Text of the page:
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A player goes all in and gets one call so both hands exposed.

After the board cards are dealt player A) calls a straight which is incorrect and mucks his hand and pushes his chips to player B) then realizes in-fact he had hit a flush...who wins the pot?

  • Cards Speak Rule: A common rule meaning verbal declarations are not binding, the value of a hand is the value of the cards in the hand itself, no matter what anyone declares. – user1165 Mar 14 '15 at 14:35
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If both hands were face up on the table, the moment the last board card fell, the pot belonged to the player whose properly tabled hand was the best. The fact that he then turned it over and pushed his chips away is of no consequence--the game was already over, and those chips were his.

If he had mucked his cards before showing them, that's different. But once they are face up, the universal rule is that "cards speak for themselves"...player declarations and actions are not relevant to determining the winner. Any player, dealer, floorman, or railbird who saw all the cards face up is obligated to ensure that the pot is awarded to the best hand shown.

If the cards are not retrievable from the muck, but it is made clear to the floorman that the cards were in fact properly shown, then he should hold the pot in escrow while he goes to the camera to verify the winner.

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While Lee is correct there can be some problems in this situation that could cause the player mucking the hand like that to lose the pot.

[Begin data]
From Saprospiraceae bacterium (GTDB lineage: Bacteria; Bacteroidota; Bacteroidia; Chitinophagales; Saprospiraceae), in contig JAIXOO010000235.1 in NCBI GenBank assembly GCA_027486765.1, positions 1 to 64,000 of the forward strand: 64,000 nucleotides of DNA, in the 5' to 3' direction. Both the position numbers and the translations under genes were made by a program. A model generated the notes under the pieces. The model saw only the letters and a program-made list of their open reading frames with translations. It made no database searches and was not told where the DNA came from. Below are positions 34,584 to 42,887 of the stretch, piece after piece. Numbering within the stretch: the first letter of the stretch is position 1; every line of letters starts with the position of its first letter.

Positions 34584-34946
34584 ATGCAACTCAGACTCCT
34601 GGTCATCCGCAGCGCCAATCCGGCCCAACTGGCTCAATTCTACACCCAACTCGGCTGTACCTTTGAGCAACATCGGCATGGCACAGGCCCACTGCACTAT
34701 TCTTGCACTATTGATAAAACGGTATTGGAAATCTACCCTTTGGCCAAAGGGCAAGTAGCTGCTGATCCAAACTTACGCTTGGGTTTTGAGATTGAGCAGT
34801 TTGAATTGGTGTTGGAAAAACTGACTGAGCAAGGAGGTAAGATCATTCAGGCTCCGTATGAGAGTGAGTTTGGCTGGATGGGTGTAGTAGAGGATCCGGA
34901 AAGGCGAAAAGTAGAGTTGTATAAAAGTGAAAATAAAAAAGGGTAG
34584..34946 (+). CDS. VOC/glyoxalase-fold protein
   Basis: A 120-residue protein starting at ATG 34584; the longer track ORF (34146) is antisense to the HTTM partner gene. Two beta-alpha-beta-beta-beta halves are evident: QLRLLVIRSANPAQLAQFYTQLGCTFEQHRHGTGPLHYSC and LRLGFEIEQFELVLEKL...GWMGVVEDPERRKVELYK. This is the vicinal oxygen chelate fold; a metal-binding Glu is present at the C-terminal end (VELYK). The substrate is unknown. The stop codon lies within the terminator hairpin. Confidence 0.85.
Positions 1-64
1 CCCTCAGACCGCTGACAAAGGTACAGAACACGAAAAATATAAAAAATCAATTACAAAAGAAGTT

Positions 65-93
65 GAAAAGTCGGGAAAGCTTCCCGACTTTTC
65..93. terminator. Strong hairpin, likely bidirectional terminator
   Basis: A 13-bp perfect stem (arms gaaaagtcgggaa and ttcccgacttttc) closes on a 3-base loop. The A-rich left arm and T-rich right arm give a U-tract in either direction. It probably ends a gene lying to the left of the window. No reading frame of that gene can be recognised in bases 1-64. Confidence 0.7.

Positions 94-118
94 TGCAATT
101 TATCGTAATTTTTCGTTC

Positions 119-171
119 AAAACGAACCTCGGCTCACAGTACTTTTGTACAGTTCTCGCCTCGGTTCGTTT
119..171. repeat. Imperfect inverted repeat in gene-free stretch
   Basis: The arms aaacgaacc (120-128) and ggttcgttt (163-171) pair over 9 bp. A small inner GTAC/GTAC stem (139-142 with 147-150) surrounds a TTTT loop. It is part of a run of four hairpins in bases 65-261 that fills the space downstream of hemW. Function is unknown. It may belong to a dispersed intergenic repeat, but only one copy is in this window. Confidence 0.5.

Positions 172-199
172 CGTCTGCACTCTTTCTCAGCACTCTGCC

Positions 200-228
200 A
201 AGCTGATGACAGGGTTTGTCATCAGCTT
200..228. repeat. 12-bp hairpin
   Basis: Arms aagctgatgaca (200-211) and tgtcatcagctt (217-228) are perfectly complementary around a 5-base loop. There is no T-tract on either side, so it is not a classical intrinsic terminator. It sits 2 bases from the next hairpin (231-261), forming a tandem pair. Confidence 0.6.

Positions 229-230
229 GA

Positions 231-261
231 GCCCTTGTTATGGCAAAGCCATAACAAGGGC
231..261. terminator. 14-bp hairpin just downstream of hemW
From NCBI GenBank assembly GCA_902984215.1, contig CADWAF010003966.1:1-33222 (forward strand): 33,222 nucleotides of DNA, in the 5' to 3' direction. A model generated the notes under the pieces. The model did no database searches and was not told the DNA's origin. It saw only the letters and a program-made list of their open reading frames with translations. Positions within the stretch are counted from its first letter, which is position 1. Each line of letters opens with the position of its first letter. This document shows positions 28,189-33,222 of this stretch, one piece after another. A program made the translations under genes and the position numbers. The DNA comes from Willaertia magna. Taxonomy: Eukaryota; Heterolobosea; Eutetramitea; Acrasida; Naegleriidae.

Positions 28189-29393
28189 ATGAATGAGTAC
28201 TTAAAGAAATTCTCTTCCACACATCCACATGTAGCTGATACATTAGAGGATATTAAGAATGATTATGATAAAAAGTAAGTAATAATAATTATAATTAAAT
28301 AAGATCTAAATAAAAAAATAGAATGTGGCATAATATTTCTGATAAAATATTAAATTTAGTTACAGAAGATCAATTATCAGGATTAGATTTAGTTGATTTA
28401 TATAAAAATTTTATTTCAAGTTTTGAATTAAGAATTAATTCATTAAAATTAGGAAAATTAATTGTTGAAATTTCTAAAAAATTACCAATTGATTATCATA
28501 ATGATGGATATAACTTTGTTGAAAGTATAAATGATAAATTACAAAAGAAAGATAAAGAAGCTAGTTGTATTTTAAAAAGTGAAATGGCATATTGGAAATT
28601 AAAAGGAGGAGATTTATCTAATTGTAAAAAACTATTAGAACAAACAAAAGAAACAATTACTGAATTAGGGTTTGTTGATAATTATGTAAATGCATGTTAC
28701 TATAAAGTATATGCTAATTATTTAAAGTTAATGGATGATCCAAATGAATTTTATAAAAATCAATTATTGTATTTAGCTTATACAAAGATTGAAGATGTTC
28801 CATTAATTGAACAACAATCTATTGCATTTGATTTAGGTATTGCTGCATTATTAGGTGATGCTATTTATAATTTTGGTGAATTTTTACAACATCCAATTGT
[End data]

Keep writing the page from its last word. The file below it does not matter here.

The first problem is that video is not available, or the video is *so bad one cannot really figure out what the hand is. It could also be policy at a casino that they do not stop the game and run video, they feel it is the players responsibility to protect his hand, and if he misreads his hand and mucks it before the other players have a chance to read it, the player may have no recourse.

Most of the time in this kind of situation, players have looked at the hand, and the dealer has looked at the hand. If a floor person is called over they will typically rule that the hand was what was seen if they can verify it with a couple of players.

So the answer to the question is what lee wrote, they hand is live the pot is awarded even if the player mucked the hand after it was turned up and shown. Just be aware that things have and will go wrong on occasion. The lesson being pay attention and protect your hand until the pot is awarded.

*Modern casinos typically have pretty good video equipment. However it is still pretty tough to tell what a hand is at times. The problem is that the camera may be twenty or thirty feet away up on a high ceiling and may also be shooting at an angle. The environment is pretty dynamic with people moving around, blocking shots and messing up the auto focus. Also there is no guarantee that every table will have a camera on it. You may notice in some card rooms with big Jackpots that they have a camera above every table to record jackpot hands. Even these might have problems because they are focused on the center of the table and things like an upturned hand in front of a player may not get recorded as well as one might hope.

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